Students conceptual understandings and ideas are likely long established prior to entering the classroom. While these can be based on personal experiences or long-held beliefs, these ideas are, unfortunately not always correct. These overall themes are evident in the short documentary, A Private Universe (1987), as well as presented in the readings on constructivism (Fosnot, 2013). Both the video and reading establish that students have their own pre-existing concepts and notions, which ultimately need to be “straightened out” as new concepts emerge and compete. Fosnot further argues that the role of educators is to change not necessarily “dispense knowledge” but also to provide “opportunities and incentives” to construct learning.
The article selected for further examination studies several different misconceptions held by both teacher and students in regards to the physical sciences (Burgoon, Heddle, & Duran, 2010). The misunderstanding of particular interest is one regarding the general concept of gravity. The article discusses the common confusion with the concept in which objects at different heights experience a different force of gravity. The study confirmed a general belief and association by both teachers and students alike that objects at a higher elevation are experiencing “more gravity” wherein fact gravity is always present regardless of height or elevation. The article addresses some of the concerns raised in educating students if teachers themselves held misconceptions but proposed some solutions such as increasing awareness and professional development.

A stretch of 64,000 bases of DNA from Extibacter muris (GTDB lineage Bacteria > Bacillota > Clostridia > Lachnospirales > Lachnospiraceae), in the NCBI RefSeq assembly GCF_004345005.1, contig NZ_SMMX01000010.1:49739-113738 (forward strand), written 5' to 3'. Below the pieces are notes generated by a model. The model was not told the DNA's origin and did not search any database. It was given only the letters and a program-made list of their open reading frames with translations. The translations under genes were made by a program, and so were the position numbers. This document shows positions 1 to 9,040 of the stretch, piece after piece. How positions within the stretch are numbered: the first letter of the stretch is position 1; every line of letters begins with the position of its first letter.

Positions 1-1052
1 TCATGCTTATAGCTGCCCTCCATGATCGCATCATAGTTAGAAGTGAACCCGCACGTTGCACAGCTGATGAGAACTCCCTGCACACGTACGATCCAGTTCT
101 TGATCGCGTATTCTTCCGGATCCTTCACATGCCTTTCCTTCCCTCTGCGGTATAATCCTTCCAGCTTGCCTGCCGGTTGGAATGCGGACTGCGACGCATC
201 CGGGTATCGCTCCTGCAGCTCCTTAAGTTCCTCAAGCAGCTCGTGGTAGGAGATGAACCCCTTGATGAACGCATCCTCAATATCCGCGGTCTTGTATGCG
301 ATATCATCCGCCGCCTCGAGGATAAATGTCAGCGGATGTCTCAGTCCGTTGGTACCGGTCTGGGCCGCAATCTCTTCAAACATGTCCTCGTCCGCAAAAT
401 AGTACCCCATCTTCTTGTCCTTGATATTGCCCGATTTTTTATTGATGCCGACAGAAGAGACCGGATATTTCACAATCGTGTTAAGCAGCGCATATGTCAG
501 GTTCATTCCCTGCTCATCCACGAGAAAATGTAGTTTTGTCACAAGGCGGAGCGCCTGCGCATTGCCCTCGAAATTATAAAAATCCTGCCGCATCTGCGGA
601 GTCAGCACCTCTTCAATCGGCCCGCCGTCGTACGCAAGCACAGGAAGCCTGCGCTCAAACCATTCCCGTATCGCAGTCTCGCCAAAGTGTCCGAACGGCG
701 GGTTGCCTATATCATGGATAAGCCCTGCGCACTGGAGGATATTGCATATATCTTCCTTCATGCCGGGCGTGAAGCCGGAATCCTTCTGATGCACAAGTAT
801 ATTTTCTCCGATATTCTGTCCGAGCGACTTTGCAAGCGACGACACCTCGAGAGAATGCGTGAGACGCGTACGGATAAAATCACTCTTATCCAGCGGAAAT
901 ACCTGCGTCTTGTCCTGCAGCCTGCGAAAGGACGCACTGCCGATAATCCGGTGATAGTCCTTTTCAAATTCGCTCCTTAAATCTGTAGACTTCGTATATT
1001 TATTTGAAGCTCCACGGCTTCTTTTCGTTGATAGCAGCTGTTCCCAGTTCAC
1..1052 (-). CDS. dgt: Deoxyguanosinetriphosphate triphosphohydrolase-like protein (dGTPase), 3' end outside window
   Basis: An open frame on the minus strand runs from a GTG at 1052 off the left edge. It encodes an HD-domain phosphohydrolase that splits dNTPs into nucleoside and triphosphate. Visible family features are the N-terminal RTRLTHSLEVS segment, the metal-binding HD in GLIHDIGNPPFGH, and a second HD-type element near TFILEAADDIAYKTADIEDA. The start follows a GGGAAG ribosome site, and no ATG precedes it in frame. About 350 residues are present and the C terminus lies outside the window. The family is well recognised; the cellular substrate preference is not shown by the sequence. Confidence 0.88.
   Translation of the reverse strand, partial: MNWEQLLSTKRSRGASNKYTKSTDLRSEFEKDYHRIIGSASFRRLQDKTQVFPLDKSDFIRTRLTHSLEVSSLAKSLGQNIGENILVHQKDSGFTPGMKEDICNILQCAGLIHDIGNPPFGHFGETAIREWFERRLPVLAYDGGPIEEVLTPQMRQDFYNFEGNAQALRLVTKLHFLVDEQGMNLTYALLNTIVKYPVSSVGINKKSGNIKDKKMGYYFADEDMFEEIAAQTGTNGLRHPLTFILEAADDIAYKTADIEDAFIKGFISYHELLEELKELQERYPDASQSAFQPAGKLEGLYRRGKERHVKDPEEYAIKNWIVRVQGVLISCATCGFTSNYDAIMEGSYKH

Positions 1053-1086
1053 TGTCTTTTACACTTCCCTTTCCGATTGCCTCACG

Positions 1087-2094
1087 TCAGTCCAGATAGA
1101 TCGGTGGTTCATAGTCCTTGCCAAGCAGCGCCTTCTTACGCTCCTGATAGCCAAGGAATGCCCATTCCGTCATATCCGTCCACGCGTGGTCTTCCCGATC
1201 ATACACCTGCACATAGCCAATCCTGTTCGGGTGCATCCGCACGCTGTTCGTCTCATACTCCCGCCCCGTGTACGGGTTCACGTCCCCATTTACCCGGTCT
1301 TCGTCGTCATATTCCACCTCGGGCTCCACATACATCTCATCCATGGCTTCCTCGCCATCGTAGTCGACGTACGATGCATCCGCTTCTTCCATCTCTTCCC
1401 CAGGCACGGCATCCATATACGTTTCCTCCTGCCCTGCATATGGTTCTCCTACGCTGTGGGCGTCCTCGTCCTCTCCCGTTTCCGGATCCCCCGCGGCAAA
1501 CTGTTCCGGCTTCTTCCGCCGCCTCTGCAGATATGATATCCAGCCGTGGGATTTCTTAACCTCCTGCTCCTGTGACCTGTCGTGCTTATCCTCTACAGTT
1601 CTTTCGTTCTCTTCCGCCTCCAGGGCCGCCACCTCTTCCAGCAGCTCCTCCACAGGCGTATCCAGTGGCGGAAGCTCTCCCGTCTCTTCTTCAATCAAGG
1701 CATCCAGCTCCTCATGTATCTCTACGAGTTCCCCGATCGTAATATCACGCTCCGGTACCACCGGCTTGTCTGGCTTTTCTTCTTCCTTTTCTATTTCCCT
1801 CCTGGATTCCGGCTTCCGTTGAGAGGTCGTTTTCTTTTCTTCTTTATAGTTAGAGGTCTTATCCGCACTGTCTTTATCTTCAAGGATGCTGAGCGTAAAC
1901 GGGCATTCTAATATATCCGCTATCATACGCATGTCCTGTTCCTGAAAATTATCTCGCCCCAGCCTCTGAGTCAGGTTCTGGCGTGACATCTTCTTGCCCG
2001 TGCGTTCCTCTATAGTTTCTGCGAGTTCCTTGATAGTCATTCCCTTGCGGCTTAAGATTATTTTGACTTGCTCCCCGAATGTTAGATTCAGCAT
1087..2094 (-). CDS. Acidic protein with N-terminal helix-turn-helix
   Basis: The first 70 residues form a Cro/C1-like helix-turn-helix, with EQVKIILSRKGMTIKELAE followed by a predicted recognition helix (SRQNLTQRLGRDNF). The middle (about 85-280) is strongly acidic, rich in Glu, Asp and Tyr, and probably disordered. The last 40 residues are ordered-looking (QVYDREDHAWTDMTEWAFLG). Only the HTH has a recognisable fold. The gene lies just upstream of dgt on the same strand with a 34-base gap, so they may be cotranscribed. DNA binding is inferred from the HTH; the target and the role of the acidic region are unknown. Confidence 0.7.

In regards to digital technologies and instructional activities to help nurture student understanding, there are online simulations, phet labs, and video clips. Fosnot, however, would argue that students need opportunities to change and construct their learning, to help my own students overcome the gravitational misconceptions explored by Burgoon, Heddle, and Duran (2010), I use a combination of digital motion detectors linked to graphing to allowing students to create their own explorations on relationship between gravity and height. By dropping objects from various elevations, students are able to examine and confirm the notion that the force of gravity and acceleration remain constant.
Burgoon, J., Heddle, M., & Duran, E. (2010). Re-examining the similarities between teacher and
student conceptions about physical science. Journal of Science Teacher Education, 21(7),
Fosnot, C.T. (2013). Constructivism: Theory, perspectives, and practice (2nd ed.). New
York: Teachers College Press
Sahiner, A. (Producer), & Schneps, M. (Director). (1987). A private universe [Documentary].
United States: Harvard-Smithsonian Center for Astrophysics.